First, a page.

A General History and Collection of Voyages and Travels — Volume 02 eBook

Robert Kerr (writer)
This eBook from the Gutenberg Project consists of approximately 665 pages of information about A General History and Collection of Voyages and Travels Volume 02.
I shall do mine.  I know no one better fitted to carry this message than you, who have accompanied me from Ispahan, and have seen my preparations; so that you are able to inform the Christian princes of all that you have seen, and of my good intentions.”  I offered several reasons for excusing myself from obeying these commands, which gave me much vexation; but the king looked at me with a severe expression of countenance, saying, “It is my pleasure for you to go, and I command you.  I shall give you letters for your masters, which will inform them of my sentiments and the reasons of your return.”  In this state of embarrassment, I was advised by the patriarch and M. Josaphat to comply with a good grace; on which I replied to the king as follows:  “My departure, Sir, gives me much distress; but since you judge it proper, I make no more objections, and am ready to obey your orders.  Wherever I may go, I shall speak of your great power and goodness, and the honours I have received from your majesty, and shall exhort all the princes of Christendom to join their forces with you against the common enemy.”  My speech pleased the king, and he answered me kindly according to his wonted manner.  After retiring from this andienqe, the king sent some Persian robes to the patriarch and me, made of fine stuff and very beautifully ornamented, and presented each of us with a horse and some money to assist us during our journey.

We remained two days at Tauris after the kings departure, and set out on the 10th of June to rejoin the court, which was then encamped in a pleasant spot among excellent pastures and plenty of fine wells; about twenty-five miles from Tauris.  We remained there till the pastures were eaten bare, and then marched about fifteen miles farther.  On the 27th of June the king gave us our final audience, at which he gave us presents for our respective sovereigns; that is to say, to the patriarch for the Duke of Burgundy; to myself for the republic; and to one Marcus Ruffus, who had come with an embassy from the prince of Muscovy.  The presents consisted in certain pieces of workmanship made in the European fashion, two swords, and certain ornaments for the head, which are usually fastened to bonnets.  There were two Persian ambassadors in the audience-chamber, one of whom was destined on a mission into Russia.  At length the king turning towards the patriarch and me, addressed us nearly as follows:  “You will return with all speed to your masters, and will tell them and all the other Christian princes from me, that I have used all diligence in taking the field to make war on the Turks, as it had been concerted between them and me.  The emperor of the Turks is at present in Constantinople, and will make no enterprize of importance this year.  As for myself, I propose sending one part of my army to reduce my rebellious son, and another against the Turkish generals, while I shall remain here at hand, to act against the enemy as occasion may require.”  He gave orders,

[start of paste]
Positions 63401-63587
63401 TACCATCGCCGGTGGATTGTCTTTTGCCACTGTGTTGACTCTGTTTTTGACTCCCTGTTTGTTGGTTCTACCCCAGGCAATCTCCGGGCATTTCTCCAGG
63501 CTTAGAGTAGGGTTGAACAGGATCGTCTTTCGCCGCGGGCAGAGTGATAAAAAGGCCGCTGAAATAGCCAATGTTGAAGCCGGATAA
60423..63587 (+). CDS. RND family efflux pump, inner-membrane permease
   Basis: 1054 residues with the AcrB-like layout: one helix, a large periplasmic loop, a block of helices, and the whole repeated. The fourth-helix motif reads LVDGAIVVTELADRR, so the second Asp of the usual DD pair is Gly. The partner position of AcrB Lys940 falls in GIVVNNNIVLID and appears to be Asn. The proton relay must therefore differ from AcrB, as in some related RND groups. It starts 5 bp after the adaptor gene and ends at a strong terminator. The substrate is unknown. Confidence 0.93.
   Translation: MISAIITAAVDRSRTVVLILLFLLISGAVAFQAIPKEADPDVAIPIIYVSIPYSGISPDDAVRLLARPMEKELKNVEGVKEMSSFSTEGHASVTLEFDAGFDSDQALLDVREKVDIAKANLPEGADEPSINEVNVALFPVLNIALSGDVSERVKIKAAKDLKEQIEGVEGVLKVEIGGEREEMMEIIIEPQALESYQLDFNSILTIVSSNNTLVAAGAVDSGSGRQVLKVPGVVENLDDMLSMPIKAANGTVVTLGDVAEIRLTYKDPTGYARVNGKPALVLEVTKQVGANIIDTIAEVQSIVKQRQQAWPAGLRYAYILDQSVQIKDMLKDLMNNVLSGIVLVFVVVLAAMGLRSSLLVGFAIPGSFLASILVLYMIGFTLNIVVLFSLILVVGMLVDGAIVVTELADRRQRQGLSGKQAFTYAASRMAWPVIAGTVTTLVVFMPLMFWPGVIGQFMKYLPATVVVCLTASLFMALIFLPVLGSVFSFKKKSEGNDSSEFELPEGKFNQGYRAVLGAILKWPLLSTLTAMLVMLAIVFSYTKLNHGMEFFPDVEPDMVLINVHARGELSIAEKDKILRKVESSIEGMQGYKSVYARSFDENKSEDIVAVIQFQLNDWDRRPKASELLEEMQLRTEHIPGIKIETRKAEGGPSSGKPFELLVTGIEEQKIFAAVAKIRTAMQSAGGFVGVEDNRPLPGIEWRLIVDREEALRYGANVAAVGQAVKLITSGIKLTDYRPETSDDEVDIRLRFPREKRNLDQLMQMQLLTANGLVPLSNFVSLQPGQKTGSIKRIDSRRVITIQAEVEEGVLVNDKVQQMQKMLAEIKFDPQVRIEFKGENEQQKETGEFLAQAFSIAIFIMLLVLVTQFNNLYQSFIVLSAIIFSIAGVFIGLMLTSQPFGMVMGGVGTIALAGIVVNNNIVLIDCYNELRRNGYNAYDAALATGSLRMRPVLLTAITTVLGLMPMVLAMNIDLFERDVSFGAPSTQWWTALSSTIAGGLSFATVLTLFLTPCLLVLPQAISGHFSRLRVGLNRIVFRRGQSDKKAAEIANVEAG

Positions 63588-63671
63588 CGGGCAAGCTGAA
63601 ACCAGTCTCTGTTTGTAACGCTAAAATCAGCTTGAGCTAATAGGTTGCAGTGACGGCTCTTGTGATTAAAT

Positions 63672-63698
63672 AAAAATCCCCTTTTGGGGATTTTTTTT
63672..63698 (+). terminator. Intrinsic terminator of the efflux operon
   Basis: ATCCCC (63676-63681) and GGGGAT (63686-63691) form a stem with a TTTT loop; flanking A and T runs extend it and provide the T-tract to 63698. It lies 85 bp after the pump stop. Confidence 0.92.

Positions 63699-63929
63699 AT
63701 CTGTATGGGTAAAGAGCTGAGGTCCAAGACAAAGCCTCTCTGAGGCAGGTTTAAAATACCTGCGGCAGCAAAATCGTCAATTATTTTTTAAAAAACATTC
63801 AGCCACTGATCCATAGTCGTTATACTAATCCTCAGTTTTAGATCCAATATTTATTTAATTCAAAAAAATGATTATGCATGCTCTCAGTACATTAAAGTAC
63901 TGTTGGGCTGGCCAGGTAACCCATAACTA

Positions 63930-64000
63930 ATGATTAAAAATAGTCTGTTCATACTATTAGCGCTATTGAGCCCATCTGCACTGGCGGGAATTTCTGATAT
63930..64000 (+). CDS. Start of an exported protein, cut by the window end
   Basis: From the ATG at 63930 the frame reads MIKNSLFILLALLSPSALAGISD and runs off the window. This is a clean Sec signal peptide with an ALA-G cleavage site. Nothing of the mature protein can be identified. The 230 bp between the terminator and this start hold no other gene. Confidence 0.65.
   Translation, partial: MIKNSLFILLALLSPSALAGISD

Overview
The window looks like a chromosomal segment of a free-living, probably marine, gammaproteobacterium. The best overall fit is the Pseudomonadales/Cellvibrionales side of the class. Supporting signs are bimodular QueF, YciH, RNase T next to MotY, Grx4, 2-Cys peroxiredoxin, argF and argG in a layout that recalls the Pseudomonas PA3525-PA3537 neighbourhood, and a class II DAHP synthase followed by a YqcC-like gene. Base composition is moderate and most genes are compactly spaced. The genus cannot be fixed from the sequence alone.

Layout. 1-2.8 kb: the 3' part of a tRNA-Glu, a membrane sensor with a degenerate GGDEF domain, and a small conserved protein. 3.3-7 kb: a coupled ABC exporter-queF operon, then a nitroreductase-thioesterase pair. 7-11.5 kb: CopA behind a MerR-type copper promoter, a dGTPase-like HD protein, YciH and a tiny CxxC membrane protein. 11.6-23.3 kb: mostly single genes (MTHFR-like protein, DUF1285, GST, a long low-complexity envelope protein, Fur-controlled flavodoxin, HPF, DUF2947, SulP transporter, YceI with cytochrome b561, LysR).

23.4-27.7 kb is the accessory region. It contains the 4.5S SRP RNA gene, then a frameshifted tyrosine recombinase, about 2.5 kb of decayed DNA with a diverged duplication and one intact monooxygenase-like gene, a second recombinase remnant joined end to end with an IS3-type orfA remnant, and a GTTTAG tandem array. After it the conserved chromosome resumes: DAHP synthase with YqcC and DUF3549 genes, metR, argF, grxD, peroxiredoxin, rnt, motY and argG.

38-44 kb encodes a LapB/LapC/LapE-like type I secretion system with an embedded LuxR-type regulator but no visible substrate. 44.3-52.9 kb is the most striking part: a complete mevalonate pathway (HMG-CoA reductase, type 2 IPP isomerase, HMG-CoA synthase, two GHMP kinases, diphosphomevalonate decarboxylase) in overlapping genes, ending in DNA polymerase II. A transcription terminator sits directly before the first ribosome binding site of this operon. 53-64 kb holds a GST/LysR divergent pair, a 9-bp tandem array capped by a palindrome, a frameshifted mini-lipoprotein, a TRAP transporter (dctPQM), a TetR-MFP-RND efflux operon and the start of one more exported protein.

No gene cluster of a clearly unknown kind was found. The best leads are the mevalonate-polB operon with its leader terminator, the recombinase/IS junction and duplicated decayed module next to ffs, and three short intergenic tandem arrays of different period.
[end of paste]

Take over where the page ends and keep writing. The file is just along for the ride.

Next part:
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A General History and Collection of Voyages and Travels — Volume 02 from Project Gutenberg. Public domain.
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